Every pay period, Felix cashes two paychecks besides his own. "My bank," he said, "only allows me to cash two checks besides mine, so I do it for a couple of friends in my neighborhood. It's not fair; just because they can't open bank accounts, they shouldn't have to pay someone for their money."
As a busboy, Felix isn't required to report his tips. He's an American-born citizen, speaks English, but he prefers to work as a busboy because fewer taxes are taken from each paycheck. During a separate interview, Willy suggested that Felix might buy a Cadillac Escalade.
Libertad, 24, filed this year for herself and her husband under her Social Security number because of her husband's illegal status. "When I became a citizen," she explained, "I was told that it's very important to have everything legal. If we filed under my husband, then it would show that he was working illegally in the United States." Libertad believes that immigrants from Mexico have a harder time becoming residents and citizens. Born in Spain, Libertad acknowledges the difference between her process and that of her husband, a Mexican-born citizen. "It took me eight months to go through the work to become a citizen; it usually takes two years for people from Mexico to do the same thing."
"Education is the key," asserted Ronnie, a 25-year-old waiter born in Mexico. "A lot of people new to this country don't know about taxes or are afraid that they can't do them because of their illegal status."
Having worked his way up from busboy, Ronnie knows what it's like when the government works against you. "I have a friend," he said, "and he has five kids. The problem is that he can't claim them on his income tax because they don't have Social Security numbers. He files zero dependents because it's easier for him that way."
Irene, 24, works at the same restaurant as Ronnie and knows the difficulties of becoming a citizen. Her family and friends' legal problems taught her that there's only one solution: a lawyer.
"There are so many different laws concerning immigration; there's a lawyer that I talk to whenever any family or friends have questions." Off the top of her head, she listed three or four different laws regarding immigration for families. "It used to be that if a child was born in the United States, the child and the mother would become citizens. Now, a child has to become the age of an adult before they can claim their parents as dependents and for them to become citizens."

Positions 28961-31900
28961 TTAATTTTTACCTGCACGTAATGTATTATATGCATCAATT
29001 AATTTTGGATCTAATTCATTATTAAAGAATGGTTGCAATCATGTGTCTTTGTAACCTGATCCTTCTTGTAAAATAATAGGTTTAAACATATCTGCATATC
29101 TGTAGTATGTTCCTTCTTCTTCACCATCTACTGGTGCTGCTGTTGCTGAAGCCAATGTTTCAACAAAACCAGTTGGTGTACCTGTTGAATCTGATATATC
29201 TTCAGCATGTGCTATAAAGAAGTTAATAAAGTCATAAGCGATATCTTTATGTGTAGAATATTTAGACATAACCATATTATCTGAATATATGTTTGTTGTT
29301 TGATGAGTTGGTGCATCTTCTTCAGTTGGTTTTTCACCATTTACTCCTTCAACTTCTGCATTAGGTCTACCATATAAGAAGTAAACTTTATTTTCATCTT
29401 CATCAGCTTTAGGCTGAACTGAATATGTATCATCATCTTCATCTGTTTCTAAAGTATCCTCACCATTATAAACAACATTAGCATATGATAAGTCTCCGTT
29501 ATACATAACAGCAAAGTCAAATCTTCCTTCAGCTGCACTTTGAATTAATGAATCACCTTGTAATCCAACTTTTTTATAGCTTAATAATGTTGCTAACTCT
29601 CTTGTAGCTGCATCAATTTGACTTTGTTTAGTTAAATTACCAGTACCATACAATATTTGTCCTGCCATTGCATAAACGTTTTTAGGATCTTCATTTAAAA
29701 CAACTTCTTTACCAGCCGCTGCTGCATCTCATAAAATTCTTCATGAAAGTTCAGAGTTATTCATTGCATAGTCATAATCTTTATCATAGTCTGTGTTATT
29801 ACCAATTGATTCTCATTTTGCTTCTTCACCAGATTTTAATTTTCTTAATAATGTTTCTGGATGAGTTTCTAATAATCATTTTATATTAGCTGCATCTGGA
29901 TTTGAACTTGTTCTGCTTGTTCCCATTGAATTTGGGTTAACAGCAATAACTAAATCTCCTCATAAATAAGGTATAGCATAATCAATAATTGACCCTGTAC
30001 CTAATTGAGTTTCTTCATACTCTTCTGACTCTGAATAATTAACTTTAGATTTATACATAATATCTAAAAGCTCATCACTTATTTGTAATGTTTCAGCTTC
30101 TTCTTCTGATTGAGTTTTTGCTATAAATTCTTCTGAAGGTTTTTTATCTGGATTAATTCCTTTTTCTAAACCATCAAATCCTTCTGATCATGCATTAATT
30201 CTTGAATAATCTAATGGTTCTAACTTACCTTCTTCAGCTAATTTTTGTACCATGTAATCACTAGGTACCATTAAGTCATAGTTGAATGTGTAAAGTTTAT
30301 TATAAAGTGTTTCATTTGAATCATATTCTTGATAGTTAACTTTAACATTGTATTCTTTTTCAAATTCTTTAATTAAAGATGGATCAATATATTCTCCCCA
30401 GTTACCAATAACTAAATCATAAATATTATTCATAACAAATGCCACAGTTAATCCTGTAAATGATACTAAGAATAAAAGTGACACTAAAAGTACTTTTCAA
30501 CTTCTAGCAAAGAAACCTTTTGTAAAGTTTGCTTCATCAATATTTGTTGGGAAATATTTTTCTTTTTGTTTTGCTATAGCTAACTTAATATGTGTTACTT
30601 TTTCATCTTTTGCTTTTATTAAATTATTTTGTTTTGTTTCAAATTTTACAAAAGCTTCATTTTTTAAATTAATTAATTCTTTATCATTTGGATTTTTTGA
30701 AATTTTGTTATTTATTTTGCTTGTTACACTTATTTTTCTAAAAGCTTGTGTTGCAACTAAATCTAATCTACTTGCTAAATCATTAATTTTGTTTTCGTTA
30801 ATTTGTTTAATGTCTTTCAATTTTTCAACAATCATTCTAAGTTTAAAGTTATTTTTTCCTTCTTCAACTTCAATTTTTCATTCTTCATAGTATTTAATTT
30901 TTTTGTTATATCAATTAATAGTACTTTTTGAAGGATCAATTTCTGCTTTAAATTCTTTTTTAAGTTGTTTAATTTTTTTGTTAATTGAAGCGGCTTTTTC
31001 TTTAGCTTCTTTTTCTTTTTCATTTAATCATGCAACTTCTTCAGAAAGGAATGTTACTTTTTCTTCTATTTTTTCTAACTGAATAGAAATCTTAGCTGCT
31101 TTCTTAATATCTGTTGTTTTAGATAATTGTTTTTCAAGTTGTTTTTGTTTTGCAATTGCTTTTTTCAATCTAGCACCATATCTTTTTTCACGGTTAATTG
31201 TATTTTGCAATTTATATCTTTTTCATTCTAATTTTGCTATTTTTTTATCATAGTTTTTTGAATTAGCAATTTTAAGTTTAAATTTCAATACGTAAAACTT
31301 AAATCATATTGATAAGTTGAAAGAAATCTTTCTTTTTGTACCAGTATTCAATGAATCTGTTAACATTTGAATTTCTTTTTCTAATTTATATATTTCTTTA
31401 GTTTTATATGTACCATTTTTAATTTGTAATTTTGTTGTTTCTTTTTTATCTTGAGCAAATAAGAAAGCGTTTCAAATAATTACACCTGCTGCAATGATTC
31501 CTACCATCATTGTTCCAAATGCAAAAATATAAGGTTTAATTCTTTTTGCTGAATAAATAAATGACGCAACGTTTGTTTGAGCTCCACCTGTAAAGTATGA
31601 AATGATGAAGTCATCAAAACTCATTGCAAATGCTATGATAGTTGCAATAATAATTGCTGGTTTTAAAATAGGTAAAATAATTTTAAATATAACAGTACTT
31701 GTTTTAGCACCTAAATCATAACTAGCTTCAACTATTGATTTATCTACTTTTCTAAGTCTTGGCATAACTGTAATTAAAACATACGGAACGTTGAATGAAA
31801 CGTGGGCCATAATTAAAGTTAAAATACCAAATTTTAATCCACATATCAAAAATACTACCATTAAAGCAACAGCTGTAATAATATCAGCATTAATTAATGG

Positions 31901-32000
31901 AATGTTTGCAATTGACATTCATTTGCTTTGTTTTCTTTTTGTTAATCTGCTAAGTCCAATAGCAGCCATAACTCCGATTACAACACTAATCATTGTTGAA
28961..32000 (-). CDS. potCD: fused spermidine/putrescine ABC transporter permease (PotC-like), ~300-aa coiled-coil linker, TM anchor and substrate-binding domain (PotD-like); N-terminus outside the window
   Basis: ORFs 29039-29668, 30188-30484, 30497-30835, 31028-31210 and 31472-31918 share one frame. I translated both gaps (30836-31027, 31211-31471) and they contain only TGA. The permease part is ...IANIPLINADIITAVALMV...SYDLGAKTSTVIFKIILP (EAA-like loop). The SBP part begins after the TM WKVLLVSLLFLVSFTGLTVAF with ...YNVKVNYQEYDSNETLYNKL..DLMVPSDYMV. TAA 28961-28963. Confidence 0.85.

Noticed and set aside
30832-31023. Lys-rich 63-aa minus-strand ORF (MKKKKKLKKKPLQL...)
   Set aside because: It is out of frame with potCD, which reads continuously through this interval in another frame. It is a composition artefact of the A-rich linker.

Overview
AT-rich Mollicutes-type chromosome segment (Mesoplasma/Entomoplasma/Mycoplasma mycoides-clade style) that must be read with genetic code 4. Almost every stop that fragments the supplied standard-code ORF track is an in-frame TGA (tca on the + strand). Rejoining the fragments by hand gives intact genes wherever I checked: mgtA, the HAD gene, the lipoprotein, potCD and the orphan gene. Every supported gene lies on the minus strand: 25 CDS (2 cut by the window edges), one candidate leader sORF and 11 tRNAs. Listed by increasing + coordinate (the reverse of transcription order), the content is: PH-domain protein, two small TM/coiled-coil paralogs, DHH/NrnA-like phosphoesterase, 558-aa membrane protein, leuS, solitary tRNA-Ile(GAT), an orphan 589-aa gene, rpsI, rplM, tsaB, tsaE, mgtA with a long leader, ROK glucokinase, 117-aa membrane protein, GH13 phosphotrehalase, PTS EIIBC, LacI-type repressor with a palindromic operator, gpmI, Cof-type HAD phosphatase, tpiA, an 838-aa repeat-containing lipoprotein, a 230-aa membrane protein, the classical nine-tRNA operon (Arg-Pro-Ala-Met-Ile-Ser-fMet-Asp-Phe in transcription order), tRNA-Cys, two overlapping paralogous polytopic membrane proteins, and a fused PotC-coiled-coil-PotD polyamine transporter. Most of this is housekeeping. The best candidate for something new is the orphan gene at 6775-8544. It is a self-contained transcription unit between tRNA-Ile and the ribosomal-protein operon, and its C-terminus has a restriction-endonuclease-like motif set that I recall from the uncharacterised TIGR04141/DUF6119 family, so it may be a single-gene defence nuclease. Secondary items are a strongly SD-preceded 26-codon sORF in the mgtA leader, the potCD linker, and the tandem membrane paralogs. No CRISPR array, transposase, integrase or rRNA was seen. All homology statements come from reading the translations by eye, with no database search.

When asked about taxes, Irene recommended that illegal immigrants do them so that they can be used later as documentation to establish length of residency. "There are numbers that begin 'zero, zero, zero,' "she explained, "that are given and used in place of Social Security numbers."
Irene said that these numbers are what children need to use when registering for school. "As an adult," Irene clarified, "institutions like community colleges won't turn you away because you're not a citizen. These 'zero, zero, zero' numbers can be used for formal documents requiring a Social Security number."
Now in her third year of college, Irene dreams of working in Spanish television as an actress. She plans to move to Los Angeles, where her fiancé lives, after she earns her degree.
When I asked Willy what he dreams of, he laughed. "I work too much to have time to dream," he said. "I want my children to go to school. I don't want them to work with their hands. But if they do, that's fine, too."